In our previous research brief on the Internet of Things (IoT), we explained that venture investors have poured close to $752M into companies that provide technologies that connect to the Internet and to each other through sensors, wireless networks as well as other “machine to machine” methods. But with the hype surrounding Google Glass and Apple’s iWatch, we wanted to take a closer look at venture capital financing into wearable technologies, a sub-section of companies that offer both Internet and non-Internet enabled devices that can be worn on the body. While companies in the wearable hardware market have raised close to $570M, the market is still relatively immature as two companies (Jawbone and GoPro) account for over 2/3 of total funding while others like Pebble raised a $15M Series A round just this month. A breakdown of the different sub-categories within wearable computing as well as some of the companies within each is below:
Augmented Reality & Personal Display - Companies that, like Google Glass, offer wearable hardware augmented by computer-generated features such as text messages or GPS data. This includes companies such as Lumus Ltd. and Pebble Technology.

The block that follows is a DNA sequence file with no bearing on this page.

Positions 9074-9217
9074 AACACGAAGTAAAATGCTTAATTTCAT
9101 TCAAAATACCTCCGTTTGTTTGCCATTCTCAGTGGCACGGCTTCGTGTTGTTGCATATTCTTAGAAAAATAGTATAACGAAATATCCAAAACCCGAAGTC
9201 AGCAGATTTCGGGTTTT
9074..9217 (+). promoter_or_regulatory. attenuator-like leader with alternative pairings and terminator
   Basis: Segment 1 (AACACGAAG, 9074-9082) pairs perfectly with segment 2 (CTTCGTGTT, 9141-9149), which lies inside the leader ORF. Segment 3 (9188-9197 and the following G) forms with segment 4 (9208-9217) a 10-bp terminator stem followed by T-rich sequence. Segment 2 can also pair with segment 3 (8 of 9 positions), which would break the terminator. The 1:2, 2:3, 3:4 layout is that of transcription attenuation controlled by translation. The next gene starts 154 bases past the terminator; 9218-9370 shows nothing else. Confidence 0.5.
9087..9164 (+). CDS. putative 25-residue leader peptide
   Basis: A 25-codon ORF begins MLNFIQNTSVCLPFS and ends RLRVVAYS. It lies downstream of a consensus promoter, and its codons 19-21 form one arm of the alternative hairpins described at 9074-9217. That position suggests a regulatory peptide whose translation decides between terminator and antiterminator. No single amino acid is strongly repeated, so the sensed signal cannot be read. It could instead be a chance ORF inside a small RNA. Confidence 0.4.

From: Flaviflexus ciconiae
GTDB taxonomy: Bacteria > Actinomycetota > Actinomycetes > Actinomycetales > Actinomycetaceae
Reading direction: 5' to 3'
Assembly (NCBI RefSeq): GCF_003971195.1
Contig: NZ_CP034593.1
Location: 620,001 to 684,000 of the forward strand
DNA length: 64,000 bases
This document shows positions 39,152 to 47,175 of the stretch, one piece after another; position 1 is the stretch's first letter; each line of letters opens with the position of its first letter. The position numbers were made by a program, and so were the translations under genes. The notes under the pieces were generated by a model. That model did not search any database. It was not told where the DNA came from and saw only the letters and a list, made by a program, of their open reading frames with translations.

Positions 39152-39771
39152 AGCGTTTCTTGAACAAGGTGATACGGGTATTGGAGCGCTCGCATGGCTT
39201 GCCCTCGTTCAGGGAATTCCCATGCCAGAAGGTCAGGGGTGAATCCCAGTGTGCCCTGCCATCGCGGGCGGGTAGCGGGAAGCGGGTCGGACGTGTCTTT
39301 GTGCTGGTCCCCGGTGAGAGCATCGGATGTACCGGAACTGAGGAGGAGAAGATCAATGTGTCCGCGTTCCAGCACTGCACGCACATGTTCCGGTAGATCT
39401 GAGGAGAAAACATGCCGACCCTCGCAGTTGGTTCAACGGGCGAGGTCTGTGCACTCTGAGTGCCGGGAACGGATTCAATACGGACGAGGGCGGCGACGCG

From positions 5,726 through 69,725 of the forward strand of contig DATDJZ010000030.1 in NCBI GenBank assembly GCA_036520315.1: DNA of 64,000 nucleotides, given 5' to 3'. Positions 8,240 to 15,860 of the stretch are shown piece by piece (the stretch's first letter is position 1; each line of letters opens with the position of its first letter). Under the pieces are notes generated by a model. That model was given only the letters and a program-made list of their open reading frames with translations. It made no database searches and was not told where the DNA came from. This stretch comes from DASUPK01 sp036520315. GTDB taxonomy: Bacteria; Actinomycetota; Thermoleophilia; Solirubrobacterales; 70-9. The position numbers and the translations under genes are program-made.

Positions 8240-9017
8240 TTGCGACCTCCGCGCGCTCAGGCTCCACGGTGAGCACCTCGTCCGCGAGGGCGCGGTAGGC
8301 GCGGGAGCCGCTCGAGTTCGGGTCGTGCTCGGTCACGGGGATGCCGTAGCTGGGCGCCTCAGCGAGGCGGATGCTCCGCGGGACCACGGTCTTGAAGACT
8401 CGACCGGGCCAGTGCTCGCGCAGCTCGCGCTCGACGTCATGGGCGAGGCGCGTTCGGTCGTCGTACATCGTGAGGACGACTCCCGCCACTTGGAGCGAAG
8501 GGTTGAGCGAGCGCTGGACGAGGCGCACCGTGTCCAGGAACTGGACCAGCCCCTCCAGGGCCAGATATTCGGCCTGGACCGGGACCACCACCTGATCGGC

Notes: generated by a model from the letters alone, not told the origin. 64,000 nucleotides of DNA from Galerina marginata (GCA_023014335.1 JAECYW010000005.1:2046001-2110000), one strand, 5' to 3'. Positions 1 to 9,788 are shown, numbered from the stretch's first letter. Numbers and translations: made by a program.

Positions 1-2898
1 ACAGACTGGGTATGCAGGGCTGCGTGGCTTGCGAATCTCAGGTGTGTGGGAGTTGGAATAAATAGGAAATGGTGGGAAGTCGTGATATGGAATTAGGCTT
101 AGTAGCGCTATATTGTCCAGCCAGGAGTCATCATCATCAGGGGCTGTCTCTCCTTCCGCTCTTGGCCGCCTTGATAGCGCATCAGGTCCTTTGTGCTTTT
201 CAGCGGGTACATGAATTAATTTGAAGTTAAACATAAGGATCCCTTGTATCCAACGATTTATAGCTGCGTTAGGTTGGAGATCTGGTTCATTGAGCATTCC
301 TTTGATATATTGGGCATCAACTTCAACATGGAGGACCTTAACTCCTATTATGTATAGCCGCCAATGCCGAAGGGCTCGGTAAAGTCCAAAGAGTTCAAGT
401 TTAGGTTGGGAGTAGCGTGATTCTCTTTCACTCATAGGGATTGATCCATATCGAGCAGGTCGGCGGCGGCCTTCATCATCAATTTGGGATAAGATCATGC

Body Monitoring (Health & Fitness) – Companies that offer tools for knowing your own mind and body, which include Fitbit and Jawbone.
Brain Monitoring – Companies that deliver biosensors that can monitor and learn from the human brain, which can assist with capacities such as stress reduction and mental performance. Examples include BrainBot and NeuroSky.
Controlled Computing - Companies offering wearable devices that allow users to control their computers via the body and bypassing conventional controls such as keyboards. This includes companies like InteraXon and Thalmic Labs.
POV (Point of View) - Companies specializing in wearable cameras and audio recorders such as GoPro and nugg-it.
Below is a list of the venture investors who have already placed multiple bets in the wearable technologies market. These firms include Morado Venture Partners, which has backed Lumo BodyTech and Neumitra, and Mayfield Fund, an investor in Basis Science and Jawbone.